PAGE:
Symptoms of allergic rhinitis are similar to those of a cold.
Children with allergic rhinitis usually exhibit persistent nose rubbing, because of the irritation or itch in the nose.
familyfun.go.com /parenting/child/health/childhealth/dony79enc_allrhin   (812 words)

 Allergic Rhinitis -- Overview
Allergic rhinitis (often called hay fever) is an overreaction of the immune system to particles in the air that you breathe.
With allergic rhinitis, the immune system starts fighting essentially harmless substances, like dust mites and pollen (allergens), as though they were trying to attack your body.
Allergic rhinitis is closely related to a type of asthma that is caused by allergies (allergic asthma).
my.webmd.com /hw/allergies/hw33438.asp   (234 words)

 Allergic Rhinitis
Allergic rhinitis is an allergic reaction of the lining of the nose.
Allergic rhinitis occurs when the nose and usually also the ears, sinuses, and throat come into contact with allergy- causing substances.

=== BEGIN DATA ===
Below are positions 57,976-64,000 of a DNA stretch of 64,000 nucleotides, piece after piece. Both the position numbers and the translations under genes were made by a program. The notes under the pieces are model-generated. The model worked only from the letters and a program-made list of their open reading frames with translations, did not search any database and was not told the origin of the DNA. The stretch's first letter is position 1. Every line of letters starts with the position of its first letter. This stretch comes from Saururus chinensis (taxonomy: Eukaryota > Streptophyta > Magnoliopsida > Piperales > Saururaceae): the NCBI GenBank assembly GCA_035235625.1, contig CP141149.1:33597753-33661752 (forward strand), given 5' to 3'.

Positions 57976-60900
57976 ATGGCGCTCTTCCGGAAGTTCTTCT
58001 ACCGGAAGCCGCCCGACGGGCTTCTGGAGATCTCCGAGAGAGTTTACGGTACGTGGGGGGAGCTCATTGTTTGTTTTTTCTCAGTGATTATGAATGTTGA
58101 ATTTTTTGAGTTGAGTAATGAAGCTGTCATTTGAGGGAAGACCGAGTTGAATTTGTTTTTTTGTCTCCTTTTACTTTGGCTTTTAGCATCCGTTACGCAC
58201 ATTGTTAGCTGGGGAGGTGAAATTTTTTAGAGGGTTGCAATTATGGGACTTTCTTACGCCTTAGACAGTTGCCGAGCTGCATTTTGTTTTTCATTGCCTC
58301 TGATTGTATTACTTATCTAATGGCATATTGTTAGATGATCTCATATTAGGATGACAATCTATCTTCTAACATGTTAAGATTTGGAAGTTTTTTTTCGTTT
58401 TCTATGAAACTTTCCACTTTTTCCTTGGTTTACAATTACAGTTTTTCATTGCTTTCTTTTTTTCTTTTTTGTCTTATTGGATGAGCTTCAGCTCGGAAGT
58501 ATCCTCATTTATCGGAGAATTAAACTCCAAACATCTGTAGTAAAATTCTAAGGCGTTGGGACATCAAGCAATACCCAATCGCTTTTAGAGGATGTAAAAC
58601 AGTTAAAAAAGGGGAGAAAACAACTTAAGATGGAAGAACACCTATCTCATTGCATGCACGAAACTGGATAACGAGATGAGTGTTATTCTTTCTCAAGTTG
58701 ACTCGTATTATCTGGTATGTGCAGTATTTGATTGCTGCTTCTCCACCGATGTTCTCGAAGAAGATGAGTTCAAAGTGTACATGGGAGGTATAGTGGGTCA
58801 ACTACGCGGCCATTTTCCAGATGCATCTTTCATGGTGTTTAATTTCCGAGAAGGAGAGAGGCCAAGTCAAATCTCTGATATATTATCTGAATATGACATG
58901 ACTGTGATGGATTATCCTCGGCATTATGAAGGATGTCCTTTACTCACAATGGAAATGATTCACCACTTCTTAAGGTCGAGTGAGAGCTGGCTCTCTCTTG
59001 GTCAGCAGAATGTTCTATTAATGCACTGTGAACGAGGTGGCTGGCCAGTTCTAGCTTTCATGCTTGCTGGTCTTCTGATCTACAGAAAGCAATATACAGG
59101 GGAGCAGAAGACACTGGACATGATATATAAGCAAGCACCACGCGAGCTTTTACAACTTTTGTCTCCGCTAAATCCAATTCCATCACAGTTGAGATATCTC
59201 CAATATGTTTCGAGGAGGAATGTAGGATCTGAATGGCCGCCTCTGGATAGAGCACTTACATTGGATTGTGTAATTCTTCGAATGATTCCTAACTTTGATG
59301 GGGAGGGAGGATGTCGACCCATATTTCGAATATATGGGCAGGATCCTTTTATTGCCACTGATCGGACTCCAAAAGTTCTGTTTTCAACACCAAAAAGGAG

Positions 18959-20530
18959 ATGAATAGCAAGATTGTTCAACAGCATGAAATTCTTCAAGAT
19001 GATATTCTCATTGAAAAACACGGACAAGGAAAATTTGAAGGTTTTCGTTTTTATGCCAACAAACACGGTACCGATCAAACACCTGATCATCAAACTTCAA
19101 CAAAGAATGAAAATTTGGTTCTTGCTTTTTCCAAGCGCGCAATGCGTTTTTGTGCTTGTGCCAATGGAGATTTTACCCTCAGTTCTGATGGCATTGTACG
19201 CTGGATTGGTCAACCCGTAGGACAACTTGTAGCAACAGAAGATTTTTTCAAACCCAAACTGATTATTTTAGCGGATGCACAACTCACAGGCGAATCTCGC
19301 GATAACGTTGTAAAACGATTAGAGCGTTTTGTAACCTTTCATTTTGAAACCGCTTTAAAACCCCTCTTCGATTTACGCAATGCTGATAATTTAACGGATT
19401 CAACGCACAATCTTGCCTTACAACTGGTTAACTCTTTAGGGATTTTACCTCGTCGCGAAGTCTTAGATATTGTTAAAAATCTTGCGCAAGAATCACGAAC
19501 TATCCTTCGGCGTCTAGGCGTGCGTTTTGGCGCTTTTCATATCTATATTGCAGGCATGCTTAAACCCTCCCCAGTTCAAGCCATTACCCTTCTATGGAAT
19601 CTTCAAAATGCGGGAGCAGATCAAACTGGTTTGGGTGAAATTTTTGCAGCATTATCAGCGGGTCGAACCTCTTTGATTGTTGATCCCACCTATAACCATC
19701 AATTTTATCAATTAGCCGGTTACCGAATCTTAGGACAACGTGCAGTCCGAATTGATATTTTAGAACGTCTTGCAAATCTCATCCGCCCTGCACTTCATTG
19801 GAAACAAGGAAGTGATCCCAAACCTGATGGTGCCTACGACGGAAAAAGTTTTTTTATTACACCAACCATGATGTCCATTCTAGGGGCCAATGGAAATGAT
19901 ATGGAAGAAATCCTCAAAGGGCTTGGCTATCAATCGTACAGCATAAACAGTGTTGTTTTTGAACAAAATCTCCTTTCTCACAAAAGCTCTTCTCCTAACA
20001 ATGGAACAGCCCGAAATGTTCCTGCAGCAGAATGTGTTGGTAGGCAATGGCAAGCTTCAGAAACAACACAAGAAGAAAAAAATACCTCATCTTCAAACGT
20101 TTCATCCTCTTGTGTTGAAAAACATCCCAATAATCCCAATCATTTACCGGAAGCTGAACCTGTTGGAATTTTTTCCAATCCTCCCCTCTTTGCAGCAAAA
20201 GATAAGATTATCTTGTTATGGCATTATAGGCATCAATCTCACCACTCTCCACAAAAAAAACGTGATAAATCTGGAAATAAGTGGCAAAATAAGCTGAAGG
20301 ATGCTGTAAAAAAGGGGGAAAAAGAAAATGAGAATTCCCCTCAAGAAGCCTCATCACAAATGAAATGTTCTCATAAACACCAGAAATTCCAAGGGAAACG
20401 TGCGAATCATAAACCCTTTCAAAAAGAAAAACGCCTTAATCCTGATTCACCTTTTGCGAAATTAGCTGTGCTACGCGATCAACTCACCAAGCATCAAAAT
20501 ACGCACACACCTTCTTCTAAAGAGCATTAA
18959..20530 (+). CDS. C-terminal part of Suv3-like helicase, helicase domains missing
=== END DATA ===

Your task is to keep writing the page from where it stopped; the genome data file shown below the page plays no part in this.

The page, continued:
Your medical history is usually the basis for the diagnosis of allergic rhinitis.
www.lungdoc.md /PatientEd/allergicRhinitis.html   (765 words)

 Allergic Rhinitis
Allergic rhinitis is an IgE mediated inflammatory disease of the nasal mucosa.
The initial response is followed by a late chronic inflammatory phase characterized by proliferation of mast cells, and invasion of the mucosa by eosinophiles, basophiles, and the proliferation of lymphocytes.
Allergic rhinitis affects about 10-20% of the pediatric population and may be seasonal (pollens and grasses) or perennial (animals, dust mites,cockroaches).
pedclerk.bsd.uchicago.edu /allergicRhinitis.html   (421 words)

 Allergic Rhinitis   (Site not responding. Last check: 2007-11-07)
Allergic rhinitis: Is a reaction to airborne (inhaled) allergens.
Depending on the allergen, the resulting rhinitis and conjunctivitis may be seasonal such as hay fever or occurring year round (perennial allergic rhinitis).
Hay fever: sneezing, profuse watery rhinorrhea, and nasal obstruction or congestion.
www.med-help.net /Allergicrhinitis.html   (203 words)

 Allergic Rhinitis (Hay Fever)
Allergic rhinitis, unlike viral rhinitis (the common cold), is caused by allergic reactions of the mucous membranes in your nose and airway to substances in the air.